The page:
AARP Could Influence California Health Care Reform Debate
AARP is seeking to use its national influence and power to lobby state lawmakers to overhaul California's health care system and expand health care coverage, the Ventura County Star reports (Herdt, Ventura County Star, 6/2).
AARP and other stakeholders in the health care industry last week launched an advertising campaign that petitioned Gov. Arnold Schwarzenegger (R) and the Legislature to "get something done" this year to expand access to health care coverage (California Healthline, 5/31).
Tom Porter, director of AARP California, said that the group in the past "has been noticeable by its absence" in California policy debates, adding, "When we need to pull the advocacy trigger, we can."
Richard Temple, a political consultant, said AARP's endorsement of a health care reform proposal in California would add value and significance to the plan.
Porter said the organization currently is not endorsing specific proposals by Schwarzenegger, Assembly Speaker Fabian Núñez (D-Los Angeles) or Senate President Pro Tempore Don Perata (D-Oakland). Porter said, "We can't wait for the perfect," adding, "We need the most comprehensive thing we can get."
If the governor and lawmakers either stall or cancel negotiations on an overhaul plan, Porter said AARP will encourage its 3.2 million members in California to petition lawmakers to continue negotiations (Ventura County Star, 6/2).
"To truly reform health care in California, the state must transform the Medi-Cal program as well," Daniel Hancock, chair of the Little Hoover Commission, writes in a Sacramento Bee opinion piece. "The Medi-Cal program, on track to spend $37.7 billion this year, simply is too big to be an afterthought in the debate on how to untie the knot of rising health care costs, the lack of affordability and the growing burden of cost-shifting to business," Hancock writes.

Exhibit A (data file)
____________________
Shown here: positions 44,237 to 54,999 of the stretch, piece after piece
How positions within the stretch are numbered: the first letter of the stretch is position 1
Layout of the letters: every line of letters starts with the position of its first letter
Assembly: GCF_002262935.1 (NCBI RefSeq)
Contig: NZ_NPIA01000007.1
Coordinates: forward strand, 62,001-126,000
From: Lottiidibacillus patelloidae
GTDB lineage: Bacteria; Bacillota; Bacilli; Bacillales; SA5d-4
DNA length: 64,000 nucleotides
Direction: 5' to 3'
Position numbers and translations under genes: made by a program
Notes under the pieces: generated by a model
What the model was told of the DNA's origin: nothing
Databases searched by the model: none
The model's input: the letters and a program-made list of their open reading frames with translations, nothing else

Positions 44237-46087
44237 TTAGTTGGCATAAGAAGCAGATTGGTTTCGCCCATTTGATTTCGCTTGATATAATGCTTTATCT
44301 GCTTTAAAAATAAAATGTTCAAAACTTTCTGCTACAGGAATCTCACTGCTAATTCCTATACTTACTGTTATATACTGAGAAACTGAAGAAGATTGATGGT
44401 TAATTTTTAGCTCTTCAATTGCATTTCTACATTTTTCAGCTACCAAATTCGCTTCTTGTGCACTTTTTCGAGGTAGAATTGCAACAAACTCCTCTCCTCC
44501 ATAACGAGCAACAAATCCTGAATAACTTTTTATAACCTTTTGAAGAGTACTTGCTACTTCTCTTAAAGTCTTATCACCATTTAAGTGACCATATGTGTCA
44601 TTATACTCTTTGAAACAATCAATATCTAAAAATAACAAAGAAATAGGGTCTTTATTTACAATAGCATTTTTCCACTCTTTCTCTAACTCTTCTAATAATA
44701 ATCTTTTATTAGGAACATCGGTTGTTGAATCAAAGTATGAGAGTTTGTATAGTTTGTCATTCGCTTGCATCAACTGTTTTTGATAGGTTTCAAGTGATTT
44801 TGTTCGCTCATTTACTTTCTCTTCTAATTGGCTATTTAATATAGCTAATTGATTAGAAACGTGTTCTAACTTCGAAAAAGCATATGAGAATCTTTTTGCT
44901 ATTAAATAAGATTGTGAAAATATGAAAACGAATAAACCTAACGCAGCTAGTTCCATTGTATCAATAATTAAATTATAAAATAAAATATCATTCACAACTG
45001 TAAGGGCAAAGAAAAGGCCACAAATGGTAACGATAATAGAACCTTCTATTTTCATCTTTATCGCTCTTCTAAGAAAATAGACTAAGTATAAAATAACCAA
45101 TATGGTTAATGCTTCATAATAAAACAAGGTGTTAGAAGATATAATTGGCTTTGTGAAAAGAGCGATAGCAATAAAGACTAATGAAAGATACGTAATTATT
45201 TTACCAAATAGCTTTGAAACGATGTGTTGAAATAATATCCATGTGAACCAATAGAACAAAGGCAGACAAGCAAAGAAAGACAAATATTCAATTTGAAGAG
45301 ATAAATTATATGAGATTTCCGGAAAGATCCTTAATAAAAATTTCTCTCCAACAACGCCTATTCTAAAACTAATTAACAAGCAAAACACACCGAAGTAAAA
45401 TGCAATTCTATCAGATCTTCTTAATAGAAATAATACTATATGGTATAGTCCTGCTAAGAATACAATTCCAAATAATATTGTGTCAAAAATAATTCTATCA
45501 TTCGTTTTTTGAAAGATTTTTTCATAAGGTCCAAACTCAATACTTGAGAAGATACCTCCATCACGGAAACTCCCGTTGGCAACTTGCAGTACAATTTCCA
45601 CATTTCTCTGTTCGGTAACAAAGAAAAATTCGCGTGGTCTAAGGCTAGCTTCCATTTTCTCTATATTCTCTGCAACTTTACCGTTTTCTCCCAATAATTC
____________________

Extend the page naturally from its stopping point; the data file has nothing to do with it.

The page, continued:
According to Hancock, the Little Hoover Commission in a recent report "laid out a path" for transforming Medi-Cal by emphasizing the need for:
- Vision and strategy for reform;
- Prevention, including a focus on chronic conditions;
- Wider use of managed care and community clinics;
- Efforts to measure health care providers' performance to improve accountability and effectiveness; and
- Streamlined enrollment for eligible residents.
Hancock concludes, "We've opened the debate. Let's make sure the state's biggest purchaser of health care isn't an afterthought" (Hancock, Sacramento Bee, 6/3). This is part of the California Healthline Daily Edition, a summary of health policy coverage from major news organizations. Sign up for an email subscription.